Just over 4 months ago the CDC issued a Clinical Alert to U.S. Healthcare facilities about the Global Emergence of Invasive Infections Caused by the Multidrug-Resistant Yeast Candida auris, an emerging fungal pathogen first isolated (roughly 7 years ago) from the discharge from a Japanese patient's external ear (hence the name `auris').
This announcement was followed a week later by a report (see PHE On The Emergence Of Candida auris In The UK) that unveiled the details of C. auris detections in the UK, including a large (and ongoing since April 2015) nosocomial outbreak at an adult critical care unit in England.
Unlike most systemic Candida infections, which usually arise when a previously colonized person is weakened from illness or infirmity, this strain has been linked to nosocomial transmission.
- C. auris infections have a high fatality rate
- The strain appears to be resistant to multiple classes of anti-fungals
- And it can be difficult for labs to differentiate between Candida strains
In late August, in mSphere: Comparative Pathogenicity of UK Isolates of the Emerging Candida auris, we looked at a study that found that C. auris isolates displayed varying growth characteristics in vitro, with the most virulent isolates exhibited pathogenicity comparable to that of C. albicans - considered to be the most pathogenic strain - in the G. melonella model.
Yesterday the CDC published a detailed MMWR report, along with a press release, on the first 7 confirmed cases of C. auris in the United States.
Due to its length I'll only reproduce the link, and summary to the MMWR report, and some excerpts from the press release. Follow the links for more detailed information.
Investigation of the First Seven Reported Cases of Candida auris, a Globally Emerging Invasive, Multidrug-Resistant Fungus — United States, May 2013–August 2016
November 4, 2016
Candida auris, an emerging fungal pathogen that can cause invasive infections, is associated with high mortality and is often resistant to multiple antifungal medications. This report describes the first seven cases of C. auris infection in the United States reported to CDC as of August 31, 2016.
SummaryWhat is already known about this topic?Candida auris is an emerging pathogenic fungus that has been reported from at least a dozen countries on four continents during 2009–2015. The organism is difficult to identify using traditional biochemical methods, some isolates have been found to be resistant to all three major classes of antifungal medications, and C. auris has caused health care–associated outbreaks.
What is added by this report?This is the first description of C. auris cases in the United States. C. auris appears to have emerged in the United States only in the last few years, and U.S. isolates are related to isolates from South America and South Asia. Evidence from U.S. case investigations suggests likely transmission of the organism occurred in health care settings.
What are the implications for public health practice?It is important that U.S. laboratories accurately identify C. auris and for health care facilities to implement recommended infection control practices to prevent the spread of C. auris. Local and state health departments and CDC should be notified of possible cases of C. auris and of isolates of C. haemulonii and Candida spp. that cannot be identified after routine testing.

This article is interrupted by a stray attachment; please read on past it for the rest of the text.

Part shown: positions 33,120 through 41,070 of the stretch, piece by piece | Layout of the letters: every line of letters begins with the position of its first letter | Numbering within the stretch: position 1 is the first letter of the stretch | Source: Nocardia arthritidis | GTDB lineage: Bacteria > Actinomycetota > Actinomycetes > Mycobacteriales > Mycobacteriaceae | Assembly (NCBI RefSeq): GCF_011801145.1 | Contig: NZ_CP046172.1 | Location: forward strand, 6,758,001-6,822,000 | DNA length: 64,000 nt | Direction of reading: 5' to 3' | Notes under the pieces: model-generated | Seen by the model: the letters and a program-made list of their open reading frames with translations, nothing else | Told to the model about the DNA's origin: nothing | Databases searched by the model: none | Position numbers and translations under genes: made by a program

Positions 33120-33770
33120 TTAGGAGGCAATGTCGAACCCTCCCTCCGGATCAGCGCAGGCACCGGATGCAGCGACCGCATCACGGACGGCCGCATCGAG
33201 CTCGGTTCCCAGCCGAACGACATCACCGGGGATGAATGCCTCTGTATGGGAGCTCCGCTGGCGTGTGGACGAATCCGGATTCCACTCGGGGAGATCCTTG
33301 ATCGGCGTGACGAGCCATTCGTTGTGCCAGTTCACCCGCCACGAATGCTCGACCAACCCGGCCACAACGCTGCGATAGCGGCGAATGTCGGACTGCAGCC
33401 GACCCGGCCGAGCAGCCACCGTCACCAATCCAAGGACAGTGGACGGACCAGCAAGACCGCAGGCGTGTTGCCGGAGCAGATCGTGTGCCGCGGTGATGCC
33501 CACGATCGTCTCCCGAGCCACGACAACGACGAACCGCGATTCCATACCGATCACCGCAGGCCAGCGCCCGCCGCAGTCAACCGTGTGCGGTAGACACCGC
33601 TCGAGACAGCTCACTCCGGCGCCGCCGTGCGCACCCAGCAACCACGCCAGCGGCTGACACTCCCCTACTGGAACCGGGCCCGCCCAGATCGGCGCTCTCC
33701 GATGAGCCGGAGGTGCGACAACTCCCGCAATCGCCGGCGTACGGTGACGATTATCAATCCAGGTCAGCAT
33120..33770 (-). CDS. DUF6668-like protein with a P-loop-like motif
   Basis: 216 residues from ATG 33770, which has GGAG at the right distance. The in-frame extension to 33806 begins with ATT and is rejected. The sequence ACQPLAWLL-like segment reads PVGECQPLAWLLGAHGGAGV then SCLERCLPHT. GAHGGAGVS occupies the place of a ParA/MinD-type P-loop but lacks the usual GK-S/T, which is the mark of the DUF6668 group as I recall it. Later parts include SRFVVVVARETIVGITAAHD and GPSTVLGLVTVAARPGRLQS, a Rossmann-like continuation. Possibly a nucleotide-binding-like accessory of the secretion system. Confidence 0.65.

From the CDC Press release:
First cases of Candida auris reported in United States
Drug-resistant fungal infection can spread in healthcare settings
Thirteen cases of Candida auris (C. auris), a serious and sometimes fatal fungal infection that is emerging globally, have been identified in the United States, according to the Centers for Disease Control and Prevention (CDC). Seven of the cases occurred between May 2013 and August 2016 and are described today in CDC’s Morbidity and Mortality Weekly Report (MMWR). The other six cases were identified after the period covered by the report and are still under investigation.
The report is the first to describe U.S. cases of C. auris infection. C. auris is often resistant to antifungal drugs and tends to occur in hospitalized patients. In June 2016, CDC issued a clinical alert describing the global emergence of C. auris and requesting that laboratories report C. auris cases and send patient samples to state and local health departments and CDC. Since then, CDC has been investigating reports of C. auris with several state and local health departments. The agency expects to continue to investigate possible cases as awareness of the emerging infection increases.
“We need to act now to better understand, contain and stop the spread of this drug-resistant fungus,” said CDC Director Tom Frieden, M.D., M.P.H. “This is an emerging threat, and we need to protect vulnerable patients and others.”
Among the seven cases detailed in the report, patients with C. auris were reported in four states: New York, Illinois, Maryland and New Jersey. All of the patients had serious underlying medical conditions and had been hospitalized an average of 18 days when C. auris was identified. Four of the patients died; it is unclear whether the deaths were associated with C. auris infection or underlying health conditions.
In two instances, two patients had been treated in the same hospital or long-term-care facility and had nearly identical fungal strains. These findings suggest that C. auris could be spread in healthcare settings.